“The blockchain is an incorruptible digital ledger of economic transactions that can be programmed to record not just financial transactions but virtually everything of value.”- Don & Alex Tapscott
Usually, whenever somebody asks “What is blockchain technology?”, they will get an answer along the lines of the above quote. But what does that actually mean? How do blockchains work. And what other promises does blockchain technology have?
After the release of Bitcoin in 2009, blockchain technology has been receiving plenty of attention from all kinds of people and companies. Many are interested in all the possible use cases of this new, ground-breaking, technology and companies have been looking at all the possibilities this new technology has to offer.
A couple of years after the release of Bitcoin, people started realizing blockchain technology could be used for more than just simple currencies and overall interest in blockchain technology skyrocketed. This can also be seen in the graph of the total market capitalization of cryptocurrencies, which also grew enormously during this period.
How blockchains work
But how do blockchains work, and why is this technology so ground-breaking? Let’s start with the basics.
Traditionally, data is stored in a central place, where users have access to a central database. Depending on the design, users can add and/or edit data in this central database. This can however lead to problems, as data can get lost if the database is compromised. Data can also get hacked or get changed secretly.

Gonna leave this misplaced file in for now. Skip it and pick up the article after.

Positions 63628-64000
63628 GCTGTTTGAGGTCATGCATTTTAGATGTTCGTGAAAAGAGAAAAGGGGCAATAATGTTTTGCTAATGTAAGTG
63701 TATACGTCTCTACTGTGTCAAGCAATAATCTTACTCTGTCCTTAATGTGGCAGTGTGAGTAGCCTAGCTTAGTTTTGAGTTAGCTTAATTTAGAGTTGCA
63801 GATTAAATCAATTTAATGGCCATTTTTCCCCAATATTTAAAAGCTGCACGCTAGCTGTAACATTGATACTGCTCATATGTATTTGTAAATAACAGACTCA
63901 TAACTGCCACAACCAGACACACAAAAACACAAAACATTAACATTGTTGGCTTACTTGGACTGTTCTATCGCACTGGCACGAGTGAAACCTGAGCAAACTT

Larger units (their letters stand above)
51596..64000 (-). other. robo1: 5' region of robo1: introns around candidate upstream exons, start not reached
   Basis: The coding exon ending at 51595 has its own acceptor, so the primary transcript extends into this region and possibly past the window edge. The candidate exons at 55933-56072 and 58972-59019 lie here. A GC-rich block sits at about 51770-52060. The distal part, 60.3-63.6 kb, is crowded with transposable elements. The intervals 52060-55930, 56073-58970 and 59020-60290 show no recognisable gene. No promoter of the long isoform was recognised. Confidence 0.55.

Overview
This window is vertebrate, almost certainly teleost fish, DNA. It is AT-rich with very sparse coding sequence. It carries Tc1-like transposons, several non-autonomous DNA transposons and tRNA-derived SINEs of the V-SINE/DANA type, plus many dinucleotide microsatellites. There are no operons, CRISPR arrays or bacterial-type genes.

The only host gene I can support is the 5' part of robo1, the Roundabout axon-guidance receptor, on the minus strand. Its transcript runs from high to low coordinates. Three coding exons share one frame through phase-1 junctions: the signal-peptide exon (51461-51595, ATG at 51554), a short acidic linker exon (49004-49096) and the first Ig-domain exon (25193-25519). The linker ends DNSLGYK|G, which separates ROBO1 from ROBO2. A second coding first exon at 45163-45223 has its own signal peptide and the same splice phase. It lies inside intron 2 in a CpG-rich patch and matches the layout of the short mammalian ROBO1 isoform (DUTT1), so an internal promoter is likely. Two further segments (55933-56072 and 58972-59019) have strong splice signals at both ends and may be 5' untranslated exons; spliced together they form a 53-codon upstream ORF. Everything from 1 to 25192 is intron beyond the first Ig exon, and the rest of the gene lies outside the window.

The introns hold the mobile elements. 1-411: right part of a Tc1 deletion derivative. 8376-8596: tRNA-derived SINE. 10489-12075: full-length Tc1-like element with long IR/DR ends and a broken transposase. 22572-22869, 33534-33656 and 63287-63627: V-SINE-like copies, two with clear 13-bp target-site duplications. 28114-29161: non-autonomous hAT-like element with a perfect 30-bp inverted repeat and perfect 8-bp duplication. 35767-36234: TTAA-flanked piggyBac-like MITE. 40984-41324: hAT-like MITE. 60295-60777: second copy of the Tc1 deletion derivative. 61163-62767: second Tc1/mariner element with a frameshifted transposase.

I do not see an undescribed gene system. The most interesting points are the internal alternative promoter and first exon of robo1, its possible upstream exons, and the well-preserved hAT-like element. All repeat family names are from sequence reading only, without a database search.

Blockchains approach storing data differently, data is stored in a decentralized manner. They are essentially widely distributed ledgers, to which everybody has access, making it very hard for data to get lost or compromised. They are meant to keep track of everything of value, which can be anything ranging from cryptocurrencies to other data.
“Blockchain is to Bitcoin, what the internet is to email. A big electronic system, on top of which you can build applications. Currency is just one.” - Sally Davies
Let’s start with the basics of blockchain technology. Blockchains consist of blocks which contain 3 things: A (new) hash, the hash of the previous block, and lastly, data. A hash is a string of characters that is unique for each block. The hash changes completely if the content of a block changes.
The (new) hash is generated based on the content of that block and is also based on the hash of the previous block(s). It is used to verify the block’s content and integrity.
The hash of the previous block is used to connect all blocks. As you already know, the hash of a block changes completely if even a small thing in the block changes, so if the hashes of two blocks are the same, you can safely say all blocks before those blocks are exactly the same.
Data is also included in each block. What this data is depends on the type of blockchain. For example, a block from the Bitcoin blockchain, consists of the sender, receiver, the amount of BTC sent and a digital signature.
Every user of the blockchain can broadcast a transaction to the network. These transactions are then collected by nodes (device connected to the blockchain network using a client that performs the task of validating and relaying transactions) and added into a block. Nodes can check if transactions broadcasted to the network are legitimate using the hash and the hash of the previous block. These blocks are then broadcasted to the network, where nodes reach consensus on which block gets added to the blockchain. If the majority (>50%) of the nodes agree that a block is legitimate it is added to the blockchain and can no longer get removed. These nodes are rewarded for their work. How they are rewarded for their work depends on the blockchain.